Composed by Harvey Sollberger (1978)
For solo alto flute
Published by C.F. Peters Corp.
Notes on the Program:
The Japanese concept of “hara” has both a physical and spiritual meaning. The literal definition of “hara” is “belly,” or more specifically, the region of the body which lies just below the navel. Spiritually, “hara,” the center of the body, also represents the human relationship to, and realization of, the primal life force. It constitutes a state in which the ego is submerged into the primal unity of all things. As such, “hara” is that state of self-mastery and inner calm which does not fear death. Only from this response to the world can perfection of thought, action, and art be achieved. The state of “hara” releases supernatural strength from within which permits the possessor to realize extraordinary feats which could not otherwise be accomplished even with the most potent technique, greatest concentration, and most ardent willpower.
Sollberger's Hara for solo alto flute, composed in 1978, is informed on a number of levels by the Japanese concept. Its physical relationship to Japanese culture resides in the incorporation of sounds from that culture's musical world in to a twentieth-century musical language. Many of the techniques of tone production are found in Japanese music – inhalation into the instrument, key clicks, modification of tones with the tongue, embouchure and throat – derived literally and in spirit from the Japanese art of the “shakuhachi,” creating a sensitive syntheseis of Western and Eastern musical approaches.
In addtion to the physical resemblance to aspects of the Japanese world, the concept of “hara” breathes physical life into the very structure and processes of the piece. In writing on “hara,” Karlfried Durckheim relates a story about his archery lessons with a Japanese master. Every time the author made progress and looked as if he was about to master the next step, the teacher would make the task more difficult. In some agitation about being prevented from achieving his goal, Durkheim questioned his teacher who replied to his student: “When a man, perhaps after a long struggle, has achieved a certain form in himself, in his life, in his work, only one misfortune can then befall him – that fate should should allow him to stand still in that achievement. If fate means well by him, it knocks success out of his hands before it sets and hardens… What endangers inner development more than anything else? Standing still in his achievement. A man must go on increasing, endlessly increasing.”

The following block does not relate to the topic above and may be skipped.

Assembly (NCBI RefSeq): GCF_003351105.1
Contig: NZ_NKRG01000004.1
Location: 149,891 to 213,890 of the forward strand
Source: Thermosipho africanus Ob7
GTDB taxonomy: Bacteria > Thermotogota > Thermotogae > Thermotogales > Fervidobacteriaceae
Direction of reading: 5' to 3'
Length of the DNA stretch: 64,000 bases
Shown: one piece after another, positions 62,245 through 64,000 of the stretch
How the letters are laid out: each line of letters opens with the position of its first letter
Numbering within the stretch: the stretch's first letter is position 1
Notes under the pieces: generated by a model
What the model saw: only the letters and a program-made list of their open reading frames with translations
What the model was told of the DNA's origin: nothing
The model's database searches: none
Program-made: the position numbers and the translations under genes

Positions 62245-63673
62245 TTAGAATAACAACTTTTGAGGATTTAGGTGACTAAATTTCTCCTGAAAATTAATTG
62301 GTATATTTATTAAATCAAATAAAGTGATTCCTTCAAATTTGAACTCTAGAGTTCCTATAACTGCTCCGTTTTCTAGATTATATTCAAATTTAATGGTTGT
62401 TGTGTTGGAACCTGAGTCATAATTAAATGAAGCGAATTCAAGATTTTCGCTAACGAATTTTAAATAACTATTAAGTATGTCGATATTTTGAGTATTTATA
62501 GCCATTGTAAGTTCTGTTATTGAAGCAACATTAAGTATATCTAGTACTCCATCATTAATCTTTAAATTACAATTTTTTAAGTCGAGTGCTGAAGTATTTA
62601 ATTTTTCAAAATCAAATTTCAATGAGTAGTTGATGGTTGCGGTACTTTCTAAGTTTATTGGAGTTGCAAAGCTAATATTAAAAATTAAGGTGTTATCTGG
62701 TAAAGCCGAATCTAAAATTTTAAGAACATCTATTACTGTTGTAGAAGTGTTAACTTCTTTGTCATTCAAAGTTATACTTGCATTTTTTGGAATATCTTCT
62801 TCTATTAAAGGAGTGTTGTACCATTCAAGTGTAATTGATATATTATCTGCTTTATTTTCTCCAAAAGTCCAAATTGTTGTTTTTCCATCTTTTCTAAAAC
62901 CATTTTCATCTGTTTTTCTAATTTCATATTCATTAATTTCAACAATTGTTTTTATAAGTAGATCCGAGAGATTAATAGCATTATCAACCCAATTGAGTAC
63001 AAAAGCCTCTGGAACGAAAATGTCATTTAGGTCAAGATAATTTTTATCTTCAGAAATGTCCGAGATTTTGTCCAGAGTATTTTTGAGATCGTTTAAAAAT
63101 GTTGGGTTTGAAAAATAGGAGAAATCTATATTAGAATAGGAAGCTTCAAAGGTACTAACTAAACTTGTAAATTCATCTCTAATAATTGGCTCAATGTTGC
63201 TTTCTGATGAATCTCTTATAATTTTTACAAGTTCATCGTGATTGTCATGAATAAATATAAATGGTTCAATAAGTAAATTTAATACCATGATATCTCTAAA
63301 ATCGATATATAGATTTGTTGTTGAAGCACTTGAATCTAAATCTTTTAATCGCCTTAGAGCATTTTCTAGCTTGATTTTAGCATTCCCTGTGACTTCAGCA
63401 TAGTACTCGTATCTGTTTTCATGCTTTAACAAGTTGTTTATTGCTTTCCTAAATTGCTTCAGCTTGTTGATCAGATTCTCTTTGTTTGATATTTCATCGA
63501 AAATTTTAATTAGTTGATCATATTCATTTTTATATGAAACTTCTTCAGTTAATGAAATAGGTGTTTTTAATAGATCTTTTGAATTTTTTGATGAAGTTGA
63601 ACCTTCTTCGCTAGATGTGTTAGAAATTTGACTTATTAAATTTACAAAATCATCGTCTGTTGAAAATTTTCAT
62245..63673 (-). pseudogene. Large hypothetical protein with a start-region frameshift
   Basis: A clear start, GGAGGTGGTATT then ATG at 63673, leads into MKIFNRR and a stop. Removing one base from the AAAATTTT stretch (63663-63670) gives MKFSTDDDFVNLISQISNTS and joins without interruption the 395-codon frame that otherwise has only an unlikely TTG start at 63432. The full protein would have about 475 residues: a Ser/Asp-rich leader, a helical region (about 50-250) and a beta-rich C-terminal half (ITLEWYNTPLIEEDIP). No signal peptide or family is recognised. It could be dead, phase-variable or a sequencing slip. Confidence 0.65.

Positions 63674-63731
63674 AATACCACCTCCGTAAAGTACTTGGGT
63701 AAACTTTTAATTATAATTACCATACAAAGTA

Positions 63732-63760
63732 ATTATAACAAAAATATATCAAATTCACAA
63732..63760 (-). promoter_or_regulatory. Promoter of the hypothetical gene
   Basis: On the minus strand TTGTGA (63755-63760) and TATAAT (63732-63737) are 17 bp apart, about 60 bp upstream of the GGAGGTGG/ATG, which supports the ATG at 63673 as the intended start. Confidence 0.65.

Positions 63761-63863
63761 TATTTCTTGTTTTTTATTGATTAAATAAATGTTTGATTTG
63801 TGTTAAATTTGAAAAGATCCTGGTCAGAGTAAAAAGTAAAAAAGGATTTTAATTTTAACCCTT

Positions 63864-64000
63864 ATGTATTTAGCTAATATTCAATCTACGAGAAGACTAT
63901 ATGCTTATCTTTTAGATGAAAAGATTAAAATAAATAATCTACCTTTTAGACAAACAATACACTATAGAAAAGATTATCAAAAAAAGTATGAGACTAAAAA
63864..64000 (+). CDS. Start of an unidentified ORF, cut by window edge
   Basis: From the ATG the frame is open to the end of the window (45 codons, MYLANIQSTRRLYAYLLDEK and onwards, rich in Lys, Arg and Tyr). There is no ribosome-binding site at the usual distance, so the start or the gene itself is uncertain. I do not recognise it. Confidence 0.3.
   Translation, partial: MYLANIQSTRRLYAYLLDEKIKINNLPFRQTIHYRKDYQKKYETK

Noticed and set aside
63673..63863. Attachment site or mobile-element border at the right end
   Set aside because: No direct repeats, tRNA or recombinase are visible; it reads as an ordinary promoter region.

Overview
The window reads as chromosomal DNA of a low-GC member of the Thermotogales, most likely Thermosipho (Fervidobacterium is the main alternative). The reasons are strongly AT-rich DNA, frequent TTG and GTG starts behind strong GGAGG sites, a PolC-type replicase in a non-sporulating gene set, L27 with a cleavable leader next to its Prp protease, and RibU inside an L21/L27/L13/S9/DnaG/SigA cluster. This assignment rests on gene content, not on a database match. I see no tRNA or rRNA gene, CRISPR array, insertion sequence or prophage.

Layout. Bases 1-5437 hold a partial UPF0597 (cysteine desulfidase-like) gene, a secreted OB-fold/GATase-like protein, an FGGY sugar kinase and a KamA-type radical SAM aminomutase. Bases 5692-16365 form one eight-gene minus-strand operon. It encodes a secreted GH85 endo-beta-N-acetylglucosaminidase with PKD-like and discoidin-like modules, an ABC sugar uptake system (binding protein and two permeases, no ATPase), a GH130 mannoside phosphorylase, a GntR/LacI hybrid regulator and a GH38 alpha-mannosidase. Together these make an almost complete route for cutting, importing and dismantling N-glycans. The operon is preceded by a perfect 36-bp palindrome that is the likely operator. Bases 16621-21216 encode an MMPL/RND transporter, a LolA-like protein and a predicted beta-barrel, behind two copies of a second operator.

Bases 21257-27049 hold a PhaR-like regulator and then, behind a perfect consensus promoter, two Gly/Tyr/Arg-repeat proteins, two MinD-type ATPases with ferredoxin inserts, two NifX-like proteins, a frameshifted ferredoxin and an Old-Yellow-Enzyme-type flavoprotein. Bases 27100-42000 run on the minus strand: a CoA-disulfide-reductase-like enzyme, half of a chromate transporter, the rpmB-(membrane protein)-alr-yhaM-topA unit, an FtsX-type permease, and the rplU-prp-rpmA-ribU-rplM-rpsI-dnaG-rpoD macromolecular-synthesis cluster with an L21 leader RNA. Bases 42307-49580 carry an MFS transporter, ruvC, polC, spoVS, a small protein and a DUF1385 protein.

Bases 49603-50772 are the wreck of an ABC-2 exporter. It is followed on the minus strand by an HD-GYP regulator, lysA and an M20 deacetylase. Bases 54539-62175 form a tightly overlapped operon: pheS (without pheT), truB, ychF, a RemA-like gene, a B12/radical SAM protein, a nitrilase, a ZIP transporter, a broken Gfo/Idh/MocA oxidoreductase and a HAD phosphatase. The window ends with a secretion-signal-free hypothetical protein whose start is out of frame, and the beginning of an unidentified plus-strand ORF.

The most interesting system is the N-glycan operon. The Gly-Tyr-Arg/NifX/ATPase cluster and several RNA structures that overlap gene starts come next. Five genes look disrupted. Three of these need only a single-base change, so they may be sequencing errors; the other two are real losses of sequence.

In Hara Sollberger ingeniously uses a Western approach to pitch organization but arrives at this organization through the portal, so to speak, of the Japanese philosophical view of “hara.” The notion of “ever-increasing,” of searching and self-mastery, is expressed in the “framing” techniques which surround the body of work. Beginning and ending the piece, these frames contain intense, active music which “tests” different pitch constructions, slowly arriving, after ardent musical search, upon the pitches and the order of pitches that form the piece's twelve-tone set. The pitch material in these frames has been described by the composer as the “primordial muck out of which is generated the pitch structure of the body of the piece.”
The music contained within the frames is characterized, for the most part, by a slower, more reflective and inflected music. Here numerous techniques of tone production are used to wring the greatest expressive characteristics out of each note. As the piece progresses, short sections of rapid active music, clearly defined, are juxtaposed with slower, more broadly spaced music.